saffron is highly sensitive to fluctuating pH levels, and rapidly
breaks down chemically in the presence of light and oxidizing
agents. It must, therefore, be stored away in air-tight containers
to minimize contact with atmospheric oxygen. Saffron is somewhat
more resistant to heat.
Quality of Saffron
is not all of the same quality and strength. Strength is related
to several factors including the amount of style picked along
with the red stigma. Age of the saffron is also a factor. More
style included means the saffron is less strong gram for gram,
because the co lour and flavor are concentrated in the red stigmas.
Saffron from Iran, Spain and Kashmir is classified into various
grades according to the relative amounts of red stigma and yellow
styles it contains. Grades of Iranian saffron are: "sargol"
(red stigma tips only, strongest grade), "pushal"
or "pushali" (red stigmas plus some yellow style,
lower strength), "bunch" saffron (red stigmas plus
large amount of yellow style, presented in a tiny bundle like
a miniature wheatsheaf) and "konge" (yellow style
only, claimed to have aroma but with very little, if any, colouring
potential). Grades of Spanish saffron are "coupé"
(the strongest grade, like Iranian sargol), "mancha"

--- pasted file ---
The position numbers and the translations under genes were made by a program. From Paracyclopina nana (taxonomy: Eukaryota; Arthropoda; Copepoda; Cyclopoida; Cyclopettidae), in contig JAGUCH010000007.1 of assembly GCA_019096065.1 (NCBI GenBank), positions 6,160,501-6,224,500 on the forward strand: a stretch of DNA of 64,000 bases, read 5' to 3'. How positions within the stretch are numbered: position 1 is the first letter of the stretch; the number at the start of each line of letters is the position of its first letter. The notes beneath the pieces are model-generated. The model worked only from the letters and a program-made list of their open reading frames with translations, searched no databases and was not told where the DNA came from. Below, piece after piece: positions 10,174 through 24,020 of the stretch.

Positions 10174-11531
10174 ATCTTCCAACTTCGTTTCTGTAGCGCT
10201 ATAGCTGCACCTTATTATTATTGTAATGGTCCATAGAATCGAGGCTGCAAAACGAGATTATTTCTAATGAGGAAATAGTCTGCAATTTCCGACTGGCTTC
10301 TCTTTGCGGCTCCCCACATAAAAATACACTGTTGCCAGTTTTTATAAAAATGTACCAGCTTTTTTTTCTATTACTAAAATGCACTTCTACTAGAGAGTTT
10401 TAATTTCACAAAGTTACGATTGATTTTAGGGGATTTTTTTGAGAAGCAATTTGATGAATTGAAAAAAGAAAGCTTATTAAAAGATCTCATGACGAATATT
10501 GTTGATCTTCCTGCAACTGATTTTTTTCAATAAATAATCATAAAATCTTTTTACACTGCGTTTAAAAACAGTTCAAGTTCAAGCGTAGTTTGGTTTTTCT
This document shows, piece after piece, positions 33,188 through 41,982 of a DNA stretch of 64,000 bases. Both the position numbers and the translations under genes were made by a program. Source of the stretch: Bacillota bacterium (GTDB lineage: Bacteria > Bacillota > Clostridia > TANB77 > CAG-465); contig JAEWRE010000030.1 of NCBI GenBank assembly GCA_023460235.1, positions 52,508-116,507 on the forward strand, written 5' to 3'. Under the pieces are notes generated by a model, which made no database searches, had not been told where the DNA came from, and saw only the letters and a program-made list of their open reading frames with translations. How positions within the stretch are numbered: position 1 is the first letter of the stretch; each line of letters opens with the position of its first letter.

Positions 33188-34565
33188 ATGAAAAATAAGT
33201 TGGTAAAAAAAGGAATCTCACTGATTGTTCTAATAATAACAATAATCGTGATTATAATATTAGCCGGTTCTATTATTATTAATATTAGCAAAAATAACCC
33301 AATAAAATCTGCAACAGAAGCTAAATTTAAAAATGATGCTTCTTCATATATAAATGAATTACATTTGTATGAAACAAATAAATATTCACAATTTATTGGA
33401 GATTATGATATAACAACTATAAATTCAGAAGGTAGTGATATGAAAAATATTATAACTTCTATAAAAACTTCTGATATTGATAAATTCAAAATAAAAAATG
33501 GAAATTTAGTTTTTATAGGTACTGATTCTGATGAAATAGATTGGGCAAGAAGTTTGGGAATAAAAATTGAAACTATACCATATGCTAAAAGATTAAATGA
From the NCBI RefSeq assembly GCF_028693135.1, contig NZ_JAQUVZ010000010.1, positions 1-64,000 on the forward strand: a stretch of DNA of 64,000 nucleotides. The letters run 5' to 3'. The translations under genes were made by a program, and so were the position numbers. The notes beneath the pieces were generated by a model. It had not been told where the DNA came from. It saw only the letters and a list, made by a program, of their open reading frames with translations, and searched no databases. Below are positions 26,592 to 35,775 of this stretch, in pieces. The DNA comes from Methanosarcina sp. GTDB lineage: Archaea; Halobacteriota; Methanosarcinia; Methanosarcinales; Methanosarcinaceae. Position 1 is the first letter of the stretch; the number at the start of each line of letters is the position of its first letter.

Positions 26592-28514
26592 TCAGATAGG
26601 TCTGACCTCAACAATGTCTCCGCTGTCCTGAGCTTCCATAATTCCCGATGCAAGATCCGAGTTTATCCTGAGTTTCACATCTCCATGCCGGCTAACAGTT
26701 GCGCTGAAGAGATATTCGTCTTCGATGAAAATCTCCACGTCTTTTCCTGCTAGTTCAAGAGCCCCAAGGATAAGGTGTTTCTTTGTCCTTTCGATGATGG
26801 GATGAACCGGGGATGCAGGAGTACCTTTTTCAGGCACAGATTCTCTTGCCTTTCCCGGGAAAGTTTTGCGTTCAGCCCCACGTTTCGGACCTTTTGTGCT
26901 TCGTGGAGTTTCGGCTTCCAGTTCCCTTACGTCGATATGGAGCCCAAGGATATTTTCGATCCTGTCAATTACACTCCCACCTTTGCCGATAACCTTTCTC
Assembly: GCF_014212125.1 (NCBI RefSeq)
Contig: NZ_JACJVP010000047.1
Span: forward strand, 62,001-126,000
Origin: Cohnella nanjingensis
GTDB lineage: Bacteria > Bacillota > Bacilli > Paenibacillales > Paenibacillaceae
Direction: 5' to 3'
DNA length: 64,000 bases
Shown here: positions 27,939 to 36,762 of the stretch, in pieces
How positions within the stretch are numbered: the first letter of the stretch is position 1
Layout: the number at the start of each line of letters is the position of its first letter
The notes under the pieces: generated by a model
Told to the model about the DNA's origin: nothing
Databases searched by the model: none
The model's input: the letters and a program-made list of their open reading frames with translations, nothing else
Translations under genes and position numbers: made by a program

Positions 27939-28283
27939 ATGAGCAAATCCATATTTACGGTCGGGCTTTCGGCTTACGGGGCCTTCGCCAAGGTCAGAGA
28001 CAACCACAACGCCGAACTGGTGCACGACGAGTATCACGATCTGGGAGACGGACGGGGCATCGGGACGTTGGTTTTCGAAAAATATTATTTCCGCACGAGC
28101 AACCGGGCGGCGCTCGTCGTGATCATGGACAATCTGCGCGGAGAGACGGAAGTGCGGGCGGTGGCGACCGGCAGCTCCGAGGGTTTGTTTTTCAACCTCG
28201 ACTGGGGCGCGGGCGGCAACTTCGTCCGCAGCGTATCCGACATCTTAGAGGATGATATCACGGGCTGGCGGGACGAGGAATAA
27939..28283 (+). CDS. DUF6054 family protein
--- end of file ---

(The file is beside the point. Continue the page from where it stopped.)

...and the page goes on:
(like Iranian pushal), and in order of further decreasing strength
"rio", "standard" and "sierra"
saffron. The word "mancha" in the Spanish classification
can have two meanings: a general grade of saffron or a very
high quality Spanish-grown saffron from a specific geographical
origin. Real Spanish-grown La Mancha saffron has PDO protected
status and this is displayed on the product packaging. Spanish
growers fought hard for Protected Status because they felt that
imports of Iranian saffron re-packaged in Spain and sold as
"Spanish Mancha saffron" were undermining the genuine
La Mancha brand.
How to Cook
contains more than 150 volatile components giving dishes cooked
with saffron it's unique aroma. Since many of the components
are hydrophobic adding a bit of alcohol (wine) will add to the
release -- It is recommended that 30 minutes soaking time is
needed to release the flavors.
of thumb is to use about three strands a person — or a little
more than half a teaspoon. Too much saffron can add a bitter
taste. Some dishes such as Saffron risotto simply taste better
with larger amounts.
BLOSSOMS AND SAFFRON WITH PASTA -- PACCHERI CON FIORI
DI ZUCCA E ZAFFERANO
||Crocin is the chemical ingredient primarily responsible
for the color of saffron.
||Picrocrocin has a bitter taste, and is the chemical
most responsible for the taste of saffron
||Saffranal is the constituent primarily responsible for
the aroma of saffron.
||This is the primary carotenoid found in tomatoes
||This is the primary carotenoid found in carrots
||Picrocrocin is a truncated version of the carotenoid
zeaxanthin that is produced via oxidative cleavage
An overview on saffron, phytochemicals, and medicinal properties
-- Ahmad Reza Gohari, et. al. - Pharmacogn Rev. 2013 Jan-Jun;
--aroma materials produced by carotenoid degradation